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Wharton State Forest

  • The Disappearing Mountain

    Share:There are a number of large hills in the Pine Barrens that some of us locals love to call mountains. Their names vary, from Jemima Mount, to Apple Pie Hill, Devious Mount, the Forked River Mountain, and Mt. Tabour. The chance to step out above the treeline and peer over the vast forests of the […]

  • Pinelands Commission Releases Damage Report for Wharton State Forest

    Share:The Pinelands Commission has released the first official ORV damage report for a Pinelands area at their monthly meeting on October 14, 2016. Robyn Jenny, a Resource Planner, GIS mapped and confirmed data sets provided by the Pinelands Preservation Alliance, Pinelands Commission Staff, and Pinelands Commissioner Richard Prickett. The data that we provided was painstakingly […]

  • Managing Our State Forests

    Share:In our last blog post, we covered the ecological role of fire in the Pinelands and the use of prescribed burns as a management technique.  We know that prescribed burns are not the only management technique used in our forest, so how do we try to replicate natural disturbance events to promote overall ecological integrity […]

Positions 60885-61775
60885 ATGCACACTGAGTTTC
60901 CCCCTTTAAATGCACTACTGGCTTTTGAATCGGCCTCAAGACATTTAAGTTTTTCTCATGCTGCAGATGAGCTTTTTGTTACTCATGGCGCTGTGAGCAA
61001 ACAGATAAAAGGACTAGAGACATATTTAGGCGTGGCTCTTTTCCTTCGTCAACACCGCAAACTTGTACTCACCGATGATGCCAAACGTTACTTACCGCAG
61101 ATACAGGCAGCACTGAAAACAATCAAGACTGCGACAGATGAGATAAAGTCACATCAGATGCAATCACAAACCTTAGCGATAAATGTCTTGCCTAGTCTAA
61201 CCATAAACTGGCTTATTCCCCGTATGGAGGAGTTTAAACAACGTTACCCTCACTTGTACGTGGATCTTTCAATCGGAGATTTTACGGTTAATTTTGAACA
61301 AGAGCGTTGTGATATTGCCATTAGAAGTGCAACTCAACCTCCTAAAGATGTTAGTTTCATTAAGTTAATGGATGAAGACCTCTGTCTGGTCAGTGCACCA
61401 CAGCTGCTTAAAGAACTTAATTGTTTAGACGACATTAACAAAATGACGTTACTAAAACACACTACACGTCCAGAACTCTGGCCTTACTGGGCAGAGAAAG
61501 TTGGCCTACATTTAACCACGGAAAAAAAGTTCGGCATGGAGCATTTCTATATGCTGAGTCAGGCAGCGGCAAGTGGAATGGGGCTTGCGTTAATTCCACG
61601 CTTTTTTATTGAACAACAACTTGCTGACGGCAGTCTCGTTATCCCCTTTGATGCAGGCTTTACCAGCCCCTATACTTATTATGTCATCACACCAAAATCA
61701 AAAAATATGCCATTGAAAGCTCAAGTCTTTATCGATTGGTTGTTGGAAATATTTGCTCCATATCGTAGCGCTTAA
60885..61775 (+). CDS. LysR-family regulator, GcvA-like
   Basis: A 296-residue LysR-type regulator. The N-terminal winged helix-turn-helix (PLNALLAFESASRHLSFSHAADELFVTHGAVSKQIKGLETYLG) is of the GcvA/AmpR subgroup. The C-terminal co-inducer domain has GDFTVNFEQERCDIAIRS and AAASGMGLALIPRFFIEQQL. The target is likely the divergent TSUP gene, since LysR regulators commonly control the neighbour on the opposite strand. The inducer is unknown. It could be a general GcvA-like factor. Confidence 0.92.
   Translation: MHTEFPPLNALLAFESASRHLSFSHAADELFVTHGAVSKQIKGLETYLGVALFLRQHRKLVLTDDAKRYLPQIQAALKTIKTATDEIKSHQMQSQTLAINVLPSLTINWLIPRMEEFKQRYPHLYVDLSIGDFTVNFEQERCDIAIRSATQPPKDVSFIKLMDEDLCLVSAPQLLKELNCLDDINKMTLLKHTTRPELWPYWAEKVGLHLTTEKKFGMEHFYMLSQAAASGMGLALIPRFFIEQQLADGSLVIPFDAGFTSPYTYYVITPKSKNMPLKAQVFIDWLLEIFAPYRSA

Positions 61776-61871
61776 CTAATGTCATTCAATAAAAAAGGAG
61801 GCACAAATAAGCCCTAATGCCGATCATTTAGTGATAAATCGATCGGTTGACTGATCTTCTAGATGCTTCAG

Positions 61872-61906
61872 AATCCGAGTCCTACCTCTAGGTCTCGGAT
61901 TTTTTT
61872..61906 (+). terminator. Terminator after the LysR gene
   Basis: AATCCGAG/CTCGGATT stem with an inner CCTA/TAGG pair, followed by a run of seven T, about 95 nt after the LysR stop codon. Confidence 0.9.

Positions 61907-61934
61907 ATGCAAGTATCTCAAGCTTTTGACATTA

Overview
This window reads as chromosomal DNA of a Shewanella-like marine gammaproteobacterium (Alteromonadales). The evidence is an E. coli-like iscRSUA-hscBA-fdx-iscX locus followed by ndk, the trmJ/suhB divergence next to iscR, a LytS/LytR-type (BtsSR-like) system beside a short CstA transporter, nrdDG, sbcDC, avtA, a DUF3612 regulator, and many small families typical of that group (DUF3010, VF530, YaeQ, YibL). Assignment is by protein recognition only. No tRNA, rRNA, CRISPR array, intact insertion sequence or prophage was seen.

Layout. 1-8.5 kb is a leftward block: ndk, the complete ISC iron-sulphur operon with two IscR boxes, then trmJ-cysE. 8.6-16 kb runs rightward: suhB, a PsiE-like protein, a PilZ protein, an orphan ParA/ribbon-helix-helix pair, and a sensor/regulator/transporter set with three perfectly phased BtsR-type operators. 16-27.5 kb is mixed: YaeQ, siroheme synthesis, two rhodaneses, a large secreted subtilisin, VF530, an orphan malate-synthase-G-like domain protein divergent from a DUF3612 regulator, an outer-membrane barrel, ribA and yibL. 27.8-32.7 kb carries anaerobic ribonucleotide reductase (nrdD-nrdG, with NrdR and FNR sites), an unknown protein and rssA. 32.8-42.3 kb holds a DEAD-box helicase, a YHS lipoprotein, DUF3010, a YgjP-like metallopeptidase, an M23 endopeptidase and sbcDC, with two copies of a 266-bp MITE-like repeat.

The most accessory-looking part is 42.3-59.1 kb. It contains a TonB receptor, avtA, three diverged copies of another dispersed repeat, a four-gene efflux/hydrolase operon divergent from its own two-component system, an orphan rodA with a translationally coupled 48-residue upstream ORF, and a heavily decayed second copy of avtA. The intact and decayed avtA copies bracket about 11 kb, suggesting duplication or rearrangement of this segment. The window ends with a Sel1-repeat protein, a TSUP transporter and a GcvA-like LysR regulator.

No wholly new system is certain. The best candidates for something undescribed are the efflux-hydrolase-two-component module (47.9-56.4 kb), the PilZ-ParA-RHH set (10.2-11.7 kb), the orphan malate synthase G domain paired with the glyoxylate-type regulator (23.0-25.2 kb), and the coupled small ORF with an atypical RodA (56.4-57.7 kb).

• Road Designations for the Pinelands

    The Pinelands Commission needs to designate which forest paths are and are not appropriate for motor vehicle use

  • Lenses of Nature

    Share:The lenses through which we view the earth are different for every person. In the Pine Barrens, there are distinct cultural views separating individuals and groups in the debate over land-management. These points of view carry with them all the accumulated baggage of the land-use and property debates that have raged over the centuries. From […]

  • Protecting Wharton State Forest – A New Plan Takes Shape

    The MAP will make it possible for the State to protect the forest from illegal activities and to repair the public roads within Wharton State Forest.

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